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Inheritance

This is a discussion on Inheritance within the NEW MEMBERS READ HERE! forums, part of the Caferacer.net Forums category; Hi all! I inherited a couple mid 70's model Honda CB's from my grampa when he passed a couple years ago. He was a great ...

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  1. #1
    Junior Member GLENNpm's Avatar
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    Inheritance

    Hi all!

    I inherited a couple mid 70's model Honda CB's from my grampa when he passed a couple years ago. He was a great mechanic. I am not. But I love him dearly and want to continue his legacy. So, now that I'm finally getting the time and money, I figure this is a good time to start learning. I'm going to start with the one that already runs. It's a '76 CB750 (as I'm told by my dad). From what I understand, it just needs some tires and work on the carburetor. But I'd like eventually overhaul it completely and turn it into a serious Cafe Racer. I figure the carburetor is the best place to start. Since I want it to eventually be a sleek Cafe Racer, I want to tune it for pod filters and performance exhaust. I think I understand the basics of re-jetting the carburetor from some videos I've found on YouTube. But my current knowledge is entry level at best and, depending on the presenter, YouTube isn't always the most reliable source. I'm a bit overwhelmed right now. I've done some Googling and I'm still not sure where/what parts to buy for my exact model of bike. If any of you could point me in the right direction for some good educational reources, I'd really appreciate it! I look forward to interacting with you all over the course of my builds and hope I can eventually learn enough to be of help to others.

  2. #2
    Senior Member TrialsRider's Avatar
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    Hi, very cool that you have interest in fixing up your bikes,
    and maybe even learning to ride them?

    I have 2 things to say about your cafe racer vision, first is your CB750 has 4 carburetors,
    second is; I been doing this motorcycle thing probably as long as your grandpa and pod filters, they were Never a thing, you are highly advised to scrap that part of the vision.

    Best luck with your project Glennpm

  3. #3
    Senior Member woodsman's Avatar
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    Grandpa would likely be angered by the trash being made from vintage bikes. Making a great sport bike from a honda 4 has nothing to do with grinders and bonelines. Cafer racers were always about improved performance, it had nothing to do with how a bike looks. Modifications that improved braking, turn in, acceleration out and stability at high speed was what were done and if you want something true to it's heritage then that's the direction you should go. Get the best one running in stock configuration, then start from the ground up replacing, tires, pads, lines, shocks, springs, rearsets, steering damper, bearings, bushings, sprockets, chain, etc. By the time you get to the top it'll be so much fun spanking the cafe posers you might want to leave the rust or dings.

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    Senior Member Teazer's Avatar
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    You got it all wrong. It's about skateboard seats clipons and knobby tires - a combination that assures the rider or hero-maker status. A legend in his own lunchtime. That combo assures that it is both uncomfortable and unsafe, and that confirms the hipster hero status.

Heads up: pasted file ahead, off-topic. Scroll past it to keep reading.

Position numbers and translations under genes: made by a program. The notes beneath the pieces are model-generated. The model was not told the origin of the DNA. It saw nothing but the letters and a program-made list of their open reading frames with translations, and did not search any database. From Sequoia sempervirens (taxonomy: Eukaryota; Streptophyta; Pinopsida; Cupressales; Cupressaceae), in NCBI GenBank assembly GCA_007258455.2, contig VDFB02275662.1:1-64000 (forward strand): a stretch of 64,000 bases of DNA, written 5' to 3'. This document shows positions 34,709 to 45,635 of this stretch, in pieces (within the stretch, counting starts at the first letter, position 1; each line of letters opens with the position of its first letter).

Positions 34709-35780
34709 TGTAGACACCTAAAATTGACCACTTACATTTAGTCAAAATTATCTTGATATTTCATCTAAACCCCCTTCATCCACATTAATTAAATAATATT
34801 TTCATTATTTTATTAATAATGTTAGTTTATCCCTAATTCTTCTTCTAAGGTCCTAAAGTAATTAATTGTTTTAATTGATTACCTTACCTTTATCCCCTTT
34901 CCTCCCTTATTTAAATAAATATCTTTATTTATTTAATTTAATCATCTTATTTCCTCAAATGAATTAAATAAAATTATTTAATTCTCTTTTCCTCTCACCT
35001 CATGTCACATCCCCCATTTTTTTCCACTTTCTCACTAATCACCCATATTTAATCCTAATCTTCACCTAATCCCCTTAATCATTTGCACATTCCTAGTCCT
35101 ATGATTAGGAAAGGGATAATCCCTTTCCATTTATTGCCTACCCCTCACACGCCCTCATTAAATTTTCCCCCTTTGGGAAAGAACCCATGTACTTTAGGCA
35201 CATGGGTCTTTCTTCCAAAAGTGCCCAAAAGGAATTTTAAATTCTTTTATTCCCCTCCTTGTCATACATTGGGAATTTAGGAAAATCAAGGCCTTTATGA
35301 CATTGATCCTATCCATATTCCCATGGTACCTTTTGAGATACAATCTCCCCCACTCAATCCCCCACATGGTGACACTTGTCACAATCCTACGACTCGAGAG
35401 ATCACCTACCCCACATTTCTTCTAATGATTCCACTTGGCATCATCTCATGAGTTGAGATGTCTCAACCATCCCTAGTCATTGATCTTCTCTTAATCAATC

Seriously though, forget all that you think you know about cafe racers and build the bike back stock and just ride the bloody thing. Then after a few thousand miles and near misses, work out what you want to change to make it work better for how you want to ride it.

    Now that 'cafe Racers" are like arse holes in that everyone has one, it's easier to stand out on a stock looking time capsule that is fun to ride as well as cool.
    woodsman and widowmakerhp like this.

  6. #5
    Senior Member Geeto67's Avatar
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    Quote Originally Posted by GLENNpm View Post
    Hi all!

    I inherited a couple mid 70's model Honda CB's from my grampa when he passed a couple years ago. He was a great mechanic. I am not. But I love him dearly and want to continue his legacy. So, now that I'm finally getting the time and money, I figure this is a good time to start learning. I'm going to start with the one that already runs. It's a '76 CB750 (as I'm told by my dad). From what I understand, it just needs some tires and work on the carburetor.
    Great! I love your enthusiasm. Here is what you need to do:
    1. Get a factory service manual, as well as a Haynes or a clymer manual. You can download the factory manuals from places like the SOHC4.net forum, the other two you may have to buy.
    2. Evaluate your tools. use the manual to figure out what basic tools you are going to need. There is a thread about my 1975 CB750F that has a massive tool list in it right around page 7, go look for it.
    3. Don't modify a thing. The first step to any custom is building off a solid foundation. The bike needs to run well and be rideable and you need to actually ride it before you start modifying it. Chances are once you modify it the first two things you will want to do are brakes and suspension.

    Chances are if the bike has been sitting it will need brakes, tires, a fork rebuild, etc....more than just a set of tires and a carb clean. Why not post some pics of it and we can tell you what it needs.

    Quote Originally Posted by GLENNpm View Post